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Fourth-quarter reporting season has just passed its halfway point, with total profits posted by Canada’s largest public companies on track for close to a 20-per-cent increase over last year.Getty Images/iStockphoto

Corporate Canada is knocking it out of the park this earnings season, though you wouldn't know it by looking at the average stock chart.

Fourth-quarter reporting season has just passed its halfway point, with total profits posted by Canada's largest public companies on track for close to a 20-per-cent increase over last year.

Even though that's a big improvement from what was forecast just a couple of months ago, Canadian equities have failed to register much in the way of enthusiasm for the unexpected prosperity.

"There just isn't a lot of interest in Canadian stocks," said Ryan Bushell, president and portfolio manager of Toronto-based Newhaven Asset Management Inc. "But I see a lot of return potential in the Canadian market. It's kind of like a bunch of coiled springs."

Should the familiar pressures weighing on Canadian stocks – U.S. trade tensions, the oil pipeline crunch and housing risks – ease off, investors should realize the delayed rewards of a solid earnings season.

About 150 companies, or 60 per cent of the names in the S&P/TSX Composite Index, have now disclosed financial statements for the final quarter of 2017.

So far, more companies than usual are beating the Street's estimates, with about 60 per cent of reporting companies coming in ahead of expected earnings per share, according to Bloomberg data. The past two quarters were between 50 per cent and 55 per cent.

Canada's banking sector is the latest to contribute to the swell of earnings strength, with four of the country's Big Six banks topping estimates, so far.

National Bank of Canada and Toronto-Dominion Bank are on the docket for Wednesday and Thursday, respectively, trying to make it a clean sweep of beats by the big banks.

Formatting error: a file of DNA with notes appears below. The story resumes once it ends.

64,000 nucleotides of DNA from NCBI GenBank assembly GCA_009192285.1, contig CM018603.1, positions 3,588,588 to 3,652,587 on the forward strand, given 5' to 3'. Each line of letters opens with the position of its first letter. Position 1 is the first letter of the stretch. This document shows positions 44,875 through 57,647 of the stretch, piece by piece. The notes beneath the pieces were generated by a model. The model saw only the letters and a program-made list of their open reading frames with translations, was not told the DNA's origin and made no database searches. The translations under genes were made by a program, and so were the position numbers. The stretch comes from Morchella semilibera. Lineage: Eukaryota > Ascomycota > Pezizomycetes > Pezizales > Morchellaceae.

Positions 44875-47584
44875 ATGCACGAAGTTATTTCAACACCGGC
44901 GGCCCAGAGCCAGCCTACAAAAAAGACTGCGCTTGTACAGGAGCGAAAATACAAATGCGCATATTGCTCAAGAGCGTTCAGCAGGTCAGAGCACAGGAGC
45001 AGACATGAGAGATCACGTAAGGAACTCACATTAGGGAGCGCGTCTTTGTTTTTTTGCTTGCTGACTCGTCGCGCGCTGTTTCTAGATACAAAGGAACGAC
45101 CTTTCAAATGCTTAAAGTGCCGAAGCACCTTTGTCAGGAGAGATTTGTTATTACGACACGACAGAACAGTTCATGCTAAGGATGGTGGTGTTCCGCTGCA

Collectively, the pace of Canadian profit growth so far suggests a 20-per-cent increase over the fourth quarter of 2016. As of the start of this year, analysts were expecting that number to be closer to 14 per cent.

"Usually, that kind of earnings revision leads to stock performance in short order," Mr. Bushell said.

Instead, the S&P/TSX Composite Index is down by more than 3 per cent so far this year. By comparison, the S&P 500 index is up by more than 3 per cent over that same time.

Of course, there was a substantial market dip in that time, from which the global stock market is still struggling to sustain a rebound.

But even so, Canadian equities are badly trailing most other developed markets either when looking at most recent performance or going further back.

Over the past 12 months, the MSCI All-Country World Index is up by 19 per cent, dwarfing the paltry 1-per-cent uptick in the S&P/TSX Composite Index.

Meanwhile, the S&P 500, despite having recently gone through its first correction in two years, is still up by 16 per cent over the past year.

The U.S. market is seeing its own profit surge. With stateside earnings season nearly finished, S&P 500 companies have posted year-over-year growth in earnings per share of about 15 per cent.

Additionally, the U.S. profit outlook for this year and next has taken a big step up as corporate managers and Wall Street analysts have begun to factor in the benefit of tax changes.

"The Tax Cut and Jobs Act's cut in the corporate statutory tax rate at the end of 2017 will send earnings hurtling beyond the Earth's gravitational pull this year into outer space," Ed Yardeni, a U.S. economist and strategist, said in a recent note.

Canadian stocks, however, have seen no comparable upward revision to the broader earnings outlook for the year ahead.

In fact, expected growth over each of the next three quarters has been revised downward since the start of January, according to Thomson Reuters data.

Some considerable risks are hanging over the stock market and growth outlook, making Canada look like an inferior destination for investor money.

"Suddenly, Canada is dealing with a lot of cold realities," Bank of Montreal chief economist Doug Porter said in a note.

Mr. Porter cited the discount on Canadian crude oil, uncertainty surrounding the NAFTA renegotiations and "a policy-led cool-down in housing."

The fate of Canadian stocks very much depends on how those issues play out. But at least the rise of Canadian earnings of late has lowered the price on the average stock.

The forward price-to-earnings ratio on the S&P/TSX Composite Index sits at about 15 times, while the S&P 500's trading multiple is closer to 17.5 – a large valuation gap by historical standards.

"On a relative basis, I think the Canadian stock market is pretty darn cheap," Mr. Bushell said.

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